Nutrition for Dementia Patients

Christian Care Communities & Services: Nutrition for Dementia Patients, An Array of Healthy FoodsIdentifying the Components of Healthy Eating Patterns

Nutrient Levels: Why Food Choice and Expert Care Are Critical

Nutritional support is an essential part of care for those suffering from dementia, cognitive decline, or Alzheimer’s disease. The role of “neuroprotective” smart food choices in slowing or preventing cognitive decline has been an intense subject of research. Emerging evidence supports the importance of addressing the special nutritional needs of those diagnosed with dementia because weight loss, malnutrition, and other food-related concerns are part of cognitive-decline illnesses.

Research-Based Smart Food Choices

According to the National Institute on Aging, many studies suggest that what we eat affects the aging brain’s ability to think and remember. Patterns of healthy eating can lead to cognitive benefits by reducing the biological stressors and inflammation that can underlie dementia:

Helpful Foods

  • green, leafy and other vegetables
  • berries
  • foods containing the vitamins E and B3, B6, and B12
  • seafood with n-3 (Omega 3) fatty acids, such as salmon, tuna, herring, mackerel, and sardines
  • nuts and seeds, such as flaxseed, walnuts, and soybeans
  • canola and flaxseed oils

Harmful Foods

  • foods high in saturated fat (butter, fatty meats, lard)
  • foods high in refined sugar (sodas, ketchup and sweet sauces, candy, cookies, cakes, donuts)
  • red meat
  • highly processed foods (snack foods, such as chips and pretzels, fast foods, bakery products, such as pies, cakes, and pastries)
  • fried foods
  • trans fats, coconut and palm oil
  • foods high in sodium

Mediterranean and DASH Diets

Research also supports the healthful benefits of both the Mediterranean and DASH (Dietary Approaches to Stop Hypertension) diets to help prevent dementia and related illness and support those suffering from these illnesses.

A hybrid form of the Mediterranean and DASH diets is called the MIND diet (Mediterranean–DASH Intervention for Neurodegenerative Delay). Harvard Health explains that the MIND diet centers on plant-based eating, focusing on foods rich in anti-inflammatory nutrients.

Common to all these diets is reducing red meat and sodium consumption. A recent article in the Journal of Post-Acute and Long-Term Care Medicine notes that consuming too much sodium can increase both the risk and progression of dementia because of the link between sodium intake and hypertension, or high blood pressure.

Setting the Table

No matter how appealing or appetizing the food is, individuals with dementia often experience loss of appetite. Decreased sense of taste and smell can be the culprits, along with a sedentary lifestyle. Establishing a daily routine that includes physical and mental exercise can help increase appetite, sensory awareness, and responsiveness at mealtimes for those suffering from dementia.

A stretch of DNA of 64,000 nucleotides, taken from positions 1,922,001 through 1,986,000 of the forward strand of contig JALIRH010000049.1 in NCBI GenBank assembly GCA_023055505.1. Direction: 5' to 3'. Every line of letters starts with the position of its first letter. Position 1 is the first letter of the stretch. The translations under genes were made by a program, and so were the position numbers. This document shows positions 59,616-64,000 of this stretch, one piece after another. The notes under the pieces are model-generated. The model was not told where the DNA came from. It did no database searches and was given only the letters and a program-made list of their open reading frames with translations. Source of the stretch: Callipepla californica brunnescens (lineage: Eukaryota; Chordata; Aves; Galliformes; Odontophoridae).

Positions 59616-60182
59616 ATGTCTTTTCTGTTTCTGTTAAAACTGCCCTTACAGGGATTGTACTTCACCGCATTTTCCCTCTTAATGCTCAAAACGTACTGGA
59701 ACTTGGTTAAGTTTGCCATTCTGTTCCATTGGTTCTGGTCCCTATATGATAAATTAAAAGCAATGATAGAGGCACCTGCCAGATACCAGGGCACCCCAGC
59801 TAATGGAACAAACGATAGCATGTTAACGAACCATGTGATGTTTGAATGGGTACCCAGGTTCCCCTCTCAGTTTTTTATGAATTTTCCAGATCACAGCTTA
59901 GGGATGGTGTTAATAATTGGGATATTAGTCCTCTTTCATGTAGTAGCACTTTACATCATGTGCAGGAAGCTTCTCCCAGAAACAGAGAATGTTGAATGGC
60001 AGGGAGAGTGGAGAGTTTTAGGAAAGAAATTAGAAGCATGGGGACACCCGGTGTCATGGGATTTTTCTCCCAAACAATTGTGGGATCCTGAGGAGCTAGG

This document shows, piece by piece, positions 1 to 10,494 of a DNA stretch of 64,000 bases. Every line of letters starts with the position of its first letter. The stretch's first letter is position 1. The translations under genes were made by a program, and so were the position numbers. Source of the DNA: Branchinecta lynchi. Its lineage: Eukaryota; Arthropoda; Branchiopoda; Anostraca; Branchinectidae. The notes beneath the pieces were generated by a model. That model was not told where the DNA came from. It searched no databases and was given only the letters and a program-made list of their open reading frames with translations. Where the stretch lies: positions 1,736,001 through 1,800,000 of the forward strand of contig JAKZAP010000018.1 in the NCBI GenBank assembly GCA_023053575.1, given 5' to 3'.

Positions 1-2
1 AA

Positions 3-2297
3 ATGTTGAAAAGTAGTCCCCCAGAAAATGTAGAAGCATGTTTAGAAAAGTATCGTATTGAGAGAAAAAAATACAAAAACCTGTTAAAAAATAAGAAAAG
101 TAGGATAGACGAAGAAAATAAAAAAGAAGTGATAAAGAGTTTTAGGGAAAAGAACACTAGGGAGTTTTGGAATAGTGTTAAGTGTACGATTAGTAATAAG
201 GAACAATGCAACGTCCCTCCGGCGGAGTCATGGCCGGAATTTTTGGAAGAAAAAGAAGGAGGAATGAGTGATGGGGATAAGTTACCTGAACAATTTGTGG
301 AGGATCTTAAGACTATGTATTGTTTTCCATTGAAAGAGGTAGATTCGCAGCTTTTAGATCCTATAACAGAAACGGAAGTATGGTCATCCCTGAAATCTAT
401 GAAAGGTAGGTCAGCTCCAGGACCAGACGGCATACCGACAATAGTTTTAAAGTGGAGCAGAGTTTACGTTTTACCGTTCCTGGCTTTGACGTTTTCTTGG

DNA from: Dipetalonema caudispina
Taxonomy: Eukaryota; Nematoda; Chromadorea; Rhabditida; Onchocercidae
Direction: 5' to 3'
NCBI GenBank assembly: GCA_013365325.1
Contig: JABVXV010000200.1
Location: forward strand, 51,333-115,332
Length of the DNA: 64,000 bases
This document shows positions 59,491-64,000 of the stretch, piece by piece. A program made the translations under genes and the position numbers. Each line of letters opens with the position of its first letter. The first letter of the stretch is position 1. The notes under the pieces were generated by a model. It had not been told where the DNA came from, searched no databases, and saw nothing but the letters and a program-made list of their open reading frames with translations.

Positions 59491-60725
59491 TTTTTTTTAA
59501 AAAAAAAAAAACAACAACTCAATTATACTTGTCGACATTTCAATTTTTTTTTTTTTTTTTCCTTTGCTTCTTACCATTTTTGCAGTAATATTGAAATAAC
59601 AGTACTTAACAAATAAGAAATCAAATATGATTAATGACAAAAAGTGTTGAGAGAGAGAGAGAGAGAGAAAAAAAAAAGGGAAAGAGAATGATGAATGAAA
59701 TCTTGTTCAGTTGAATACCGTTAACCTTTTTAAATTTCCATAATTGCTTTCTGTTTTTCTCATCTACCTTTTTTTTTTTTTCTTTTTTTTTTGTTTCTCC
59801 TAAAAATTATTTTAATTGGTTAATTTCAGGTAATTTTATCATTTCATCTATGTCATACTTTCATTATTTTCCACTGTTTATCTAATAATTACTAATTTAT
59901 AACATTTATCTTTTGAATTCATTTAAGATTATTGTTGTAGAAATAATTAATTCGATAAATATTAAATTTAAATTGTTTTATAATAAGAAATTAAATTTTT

For those with dementia, it’s important to note that mealtime involves not just the foods themselves, but also the way in which they are presented. A calm and comfortable setting with foods served at moderate rather than extreme temperatures is helpful. Contrasting solid colors for plates and placemats also helps by differentiating elements of the table setting. Allowing for a variety of healthy food choices promotes independence and respect for personal preferences.

Why Caregiving Choices Matter

Guidelines On Nutrition in Dementia, an article in the journal Clinical Nutrition explains that people with dementia are at risk for malnutrition and weight loss because of the nature of their disease. Nutrition and hydration management, therefore, are integral parts of care—and choosing the right care setting is essential. Emerging research about food choices, supplements, and the intestinal microbiome can overwhelm a family member trying to provide the best care for a loved one suffering from dementia.

A caring, nurturing community offering specialized Memory Care Assisted Living, such as The Courtyard at Christian Care Communities & Services in Mesquite, TX, gives peace of mind that all aspects of care—including nutrition—are being provided. Care-giving professionals like those at the Courtyard are able to keep pace with the latest research developments on therapeutic dietary interventions, such as the Ketogenic, Enhanced Mediterranean, and Brain Energy diets.

Christian Care Communities & Services is a nonprofit Life Plan Community dedicated to the overall wellbeing of residents, including those diagnosed with dementia, and provides exercise, time in nature, sensory and cognitive stimulation in addition to superior nutritional care to make every day a better day at every stage of life.


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